Any alliance involving the Lib Dems that threatens its “independence of political action” has to be approved by the party’s lawmakers, the ruling executive and potentially its full membership in a complex system known as the “triple lock”.

If a deal cannot be done with the Lib Dems, Cameron could try to rule as leader of a minority Conservative government, relying on ad hoc support from smaller parties. — AFP

Subscribe to the M&G

These are unprecedented times, and the role of media to tell and record the story of South Africa as it develops is more important than ever.

The Mail & Guardian is a proud news publisher with roots stretching back 35 years, and we’ve survived right from day one thanks to the support of readers who value fiercely independent journalism that is beholden to no-one. To help us continue for another 35 future years with the same proud values, please consider taking out a subscription.

Related stories

Covid-19 vaccines offer hope as world leaders plan for future

Hopes over Covid-19 vaccines have given a boost to virus-weary citizens across the globe, but the disease remains rampant and world leaders are urging people to be patient

Regulate vaping and e-cigarettes fairly

If South Africa is prepared to draw on international harm reduction best practice, it could generate good legislation to regulate vaping and e-cigarettes cleverly

SA justice delays extradition of paedophile to UK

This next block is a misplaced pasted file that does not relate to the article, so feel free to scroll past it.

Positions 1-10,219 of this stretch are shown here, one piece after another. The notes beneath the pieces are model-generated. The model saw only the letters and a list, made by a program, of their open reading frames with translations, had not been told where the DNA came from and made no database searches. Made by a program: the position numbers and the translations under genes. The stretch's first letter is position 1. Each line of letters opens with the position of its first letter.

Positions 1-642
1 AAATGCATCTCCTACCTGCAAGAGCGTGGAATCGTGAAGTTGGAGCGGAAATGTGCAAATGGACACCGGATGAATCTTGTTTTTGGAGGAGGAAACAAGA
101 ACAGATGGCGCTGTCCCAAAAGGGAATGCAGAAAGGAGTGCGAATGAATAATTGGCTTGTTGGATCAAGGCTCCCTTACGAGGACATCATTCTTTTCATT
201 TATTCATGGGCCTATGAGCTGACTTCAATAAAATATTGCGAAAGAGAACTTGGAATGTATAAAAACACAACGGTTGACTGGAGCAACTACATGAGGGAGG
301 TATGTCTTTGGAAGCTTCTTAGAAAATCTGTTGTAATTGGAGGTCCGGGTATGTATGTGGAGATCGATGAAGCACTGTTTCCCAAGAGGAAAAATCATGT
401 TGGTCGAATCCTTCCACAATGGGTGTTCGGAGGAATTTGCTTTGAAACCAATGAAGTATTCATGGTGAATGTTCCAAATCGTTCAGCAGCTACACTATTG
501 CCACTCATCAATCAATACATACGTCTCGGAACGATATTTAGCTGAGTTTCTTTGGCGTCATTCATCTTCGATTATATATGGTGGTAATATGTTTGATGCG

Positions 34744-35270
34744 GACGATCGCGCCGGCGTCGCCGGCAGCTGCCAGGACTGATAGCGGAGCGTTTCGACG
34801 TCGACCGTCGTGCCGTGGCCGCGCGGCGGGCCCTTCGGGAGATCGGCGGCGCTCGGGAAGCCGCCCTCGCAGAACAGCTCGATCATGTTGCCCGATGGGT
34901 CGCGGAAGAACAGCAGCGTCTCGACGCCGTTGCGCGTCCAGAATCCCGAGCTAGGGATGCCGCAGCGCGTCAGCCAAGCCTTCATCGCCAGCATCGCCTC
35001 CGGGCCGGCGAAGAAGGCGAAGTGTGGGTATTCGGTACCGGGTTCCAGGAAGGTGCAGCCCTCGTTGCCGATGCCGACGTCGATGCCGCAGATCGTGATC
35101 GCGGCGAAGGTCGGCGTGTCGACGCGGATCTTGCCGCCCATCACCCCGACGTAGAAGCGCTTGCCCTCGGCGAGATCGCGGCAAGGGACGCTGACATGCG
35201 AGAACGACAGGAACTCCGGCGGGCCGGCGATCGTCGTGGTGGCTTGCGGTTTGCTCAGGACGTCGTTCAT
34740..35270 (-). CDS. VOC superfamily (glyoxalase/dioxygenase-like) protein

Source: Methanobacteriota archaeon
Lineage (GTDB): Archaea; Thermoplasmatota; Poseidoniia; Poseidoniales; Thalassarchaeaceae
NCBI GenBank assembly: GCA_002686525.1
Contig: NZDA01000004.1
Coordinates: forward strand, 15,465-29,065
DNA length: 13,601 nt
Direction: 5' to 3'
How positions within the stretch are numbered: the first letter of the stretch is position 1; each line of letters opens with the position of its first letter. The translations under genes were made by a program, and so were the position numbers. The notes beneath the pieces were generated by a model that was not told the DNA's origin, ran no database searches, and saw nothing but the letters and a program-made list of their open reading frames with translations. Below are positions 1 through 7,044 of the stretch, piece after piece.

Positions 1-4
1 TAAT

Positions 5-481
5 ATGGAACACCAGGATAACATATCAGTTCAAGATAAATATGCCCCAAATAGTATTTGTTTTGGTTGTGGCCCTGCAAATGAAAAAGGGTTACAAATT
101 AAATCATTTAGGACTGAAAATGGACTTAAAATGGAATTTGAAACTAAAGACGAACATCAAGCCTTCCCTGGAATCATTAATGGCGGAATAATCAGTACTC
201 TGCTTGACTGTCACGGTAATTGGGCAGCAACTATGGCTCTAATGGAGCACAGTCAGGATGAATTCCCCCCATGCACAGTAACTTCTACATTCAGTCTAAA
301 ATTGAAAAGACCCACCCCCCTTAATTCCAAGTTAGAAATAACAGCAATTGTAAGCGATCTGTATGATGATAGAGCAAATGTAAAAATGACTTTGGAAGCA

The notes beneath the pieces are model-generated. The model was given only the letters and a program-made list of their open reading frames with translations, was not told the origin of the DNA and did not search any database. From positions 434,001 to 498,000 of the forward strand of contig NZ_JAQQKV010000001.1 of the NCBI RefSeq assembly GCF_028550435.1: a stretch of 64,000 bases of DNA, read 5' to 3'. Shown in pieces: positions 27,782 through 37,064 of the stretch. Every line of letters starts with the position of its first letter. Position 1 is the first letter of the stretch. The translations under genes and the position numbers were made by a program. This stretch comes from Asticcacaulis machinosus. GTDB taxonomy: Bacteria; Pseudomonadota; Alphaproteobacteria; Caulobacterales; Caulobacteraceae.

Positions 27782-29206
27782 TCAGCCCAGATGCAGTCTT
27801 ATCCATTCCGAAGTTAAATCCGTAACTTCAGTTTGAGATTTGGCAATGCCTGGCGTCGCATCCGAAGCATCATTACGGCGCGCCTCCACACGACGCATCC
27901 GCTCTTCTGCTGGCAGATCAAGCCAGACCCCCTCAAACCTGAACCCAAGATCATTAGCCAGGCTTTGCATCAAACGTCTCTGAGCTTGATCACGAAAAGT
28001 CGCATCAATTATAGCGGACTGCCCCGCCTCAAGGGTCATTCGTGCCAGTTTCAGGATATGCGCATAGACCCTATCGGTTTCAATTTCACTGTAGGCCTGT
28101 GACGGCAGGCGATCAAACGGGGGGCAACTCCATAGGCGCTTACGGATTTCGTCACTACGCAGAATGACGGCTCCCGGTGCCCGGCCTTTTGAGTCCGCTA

Efforts to bring Lee Nigel Tucker to justice have spanned 16 years and his alleged victims have waited for 30 years

Wheeling and dealing for a Covid-19 vaccine

A Covid-19 jab could cost hundreds of rands. Or not. It’s anyone’s guess. Could another pandemic almost a century ago hold clues for handling the coronavirus today?

Catholic NGO boss accused of racism and abuse in Sudan

The aid worker allegedly called his security guard a ‘slave’

The cost of Covid: 25 years of progress, halted

Development has been set back by two decades, says the Gates Foundation Goalkeepers report
Advertising

Subscribers only

Dozens of birds and bats perish in extreme heat in...

In a single day, temperatures in northern KwaZulu-Natal climbed to a lethal 45°C, causing a mass die-off of birds and bats

Q&A Sessions: Frank Chikane on the rainbow where colours never...

Reverend Frank Chikane has just completed six years as the chairperson of the Kagiso Trust. He speaks about corruption, his children’s views and how churches can be mobilised

More top stories

Eusebius McKaiser: Mpofu, Gordhan caught in the crosshairs

The lawyer failed to make his Indian racist argument and the politician refused to admit he had no direct evidence

Corruption forces health shake-up in Gauteng

Dr Thembi Mokgethi appointed as new health MEC as premier seeks to stop Covid-19 malfeasance

Public-private partnerships are key for Africa’s cocoa farmers

Value chain efficiency and partnerships can sustain the livelihoods of farmers of this historically underpriced crop

Battery acid, cassava sticks and clothes hangers: We must end...

COMMENT: The US’s global gag rule blocks funding to any foreign NGOS that perform abortions, except in very limited cases. The Biden-Harris administration must rescind it
Advertising

press releases

Loading latest Press Releases…